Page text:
Meta tags, although typically unseen by visitors directly on your site, are very useful in getting them there. Title tags are only a few keywords, but description meta tags can be anywhere from one sentence, to a short paragraph. The purpose is to give search engines a summary of what your page is about.
Google specifically, offers a content analysis section as part of its webmaster tools which allows you to see if a meta tag is too short, too long, or even used too many times throughout your website. The description meta tag is placed within the <head> tag of your HTML page, the same way the <title> tag is. Do Not Forget to Close Your Tags
Although site visitors may not see these descriptions specifically on your webpage, search engines may use these descriptions as brief summaries of your page when your site shows up in search results. If there is text on your page that matches a user’s search then the search engines may not use your description meta tag.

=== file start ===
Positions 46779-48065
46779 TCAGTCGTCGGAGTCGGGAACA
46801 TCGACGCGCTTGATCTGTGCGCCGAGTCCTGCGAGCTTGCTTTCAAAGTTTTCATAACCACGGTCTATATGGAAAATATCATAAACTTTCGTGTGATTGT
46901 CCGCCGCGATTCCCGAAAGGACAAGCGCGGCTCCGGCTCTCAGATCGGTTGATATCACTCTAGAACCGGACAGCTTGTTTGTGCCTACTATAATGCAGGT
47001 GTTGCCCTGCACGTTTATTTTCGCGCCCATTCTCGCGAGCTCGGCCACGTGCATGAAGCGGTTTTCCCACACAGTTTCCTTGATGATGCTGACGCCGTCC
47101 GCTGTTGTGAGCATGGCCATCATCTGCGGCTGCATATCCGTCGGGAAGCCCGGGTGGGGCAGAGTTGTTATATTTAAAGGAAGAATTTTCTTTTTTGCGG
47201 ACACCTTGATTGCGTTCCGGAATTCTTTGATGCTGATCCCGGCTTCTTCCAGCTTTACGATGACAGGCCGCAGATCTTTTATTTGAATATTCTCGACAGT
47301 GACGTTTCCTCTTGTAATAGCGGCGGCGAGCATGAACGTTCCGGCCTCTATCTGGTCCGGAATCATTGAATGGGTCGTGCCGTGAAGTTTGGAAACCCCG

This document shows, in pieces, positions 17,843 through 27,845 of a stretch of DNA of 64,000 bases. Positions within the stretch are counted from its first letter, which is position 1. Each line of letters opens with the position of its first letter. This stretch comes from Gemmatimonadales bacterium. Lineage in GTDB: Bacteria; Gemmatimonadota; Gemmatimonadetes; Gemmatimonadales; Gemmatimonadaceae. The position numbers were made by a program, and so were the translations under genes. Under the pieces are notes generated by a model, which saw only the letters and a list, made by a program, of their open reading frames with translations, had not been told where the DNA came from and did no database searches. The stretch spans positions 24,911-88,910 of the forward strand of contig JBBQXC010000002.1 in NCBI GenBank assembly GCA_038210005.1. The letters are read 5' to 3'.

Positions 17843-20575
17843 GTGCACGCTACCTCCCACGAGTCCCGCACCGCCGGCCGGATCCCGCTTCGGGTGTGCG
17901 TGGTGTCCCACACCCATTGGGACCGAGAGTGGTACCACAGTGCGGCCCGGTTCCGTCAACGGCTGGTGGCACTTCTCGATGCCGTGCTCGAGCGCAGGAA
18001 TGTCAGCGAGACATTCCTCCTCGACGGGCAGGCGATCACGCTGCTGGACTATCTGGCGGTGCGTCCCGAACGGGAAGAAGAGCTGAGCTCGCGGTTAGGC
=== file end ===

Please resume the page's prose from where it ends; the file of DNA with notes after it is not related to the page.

Search engines sometimes also pull text from your sites description in the Open Directory Project – a large directory of the web edited by a community of volunteers. Since you may not know what is updated about your site in the Open Directory Project, it might be a good idea to prevent search engines from pulling this information. All in all, it’s good practice to have a descriptive meta tag in case the search engine used by your visitor can’t find text to pull.
If your meta tag gets pulled for search engine results, it would show up under the title tag and above the web link. The user’s query would show up in bold. If someone searched cupcakes, this might show up: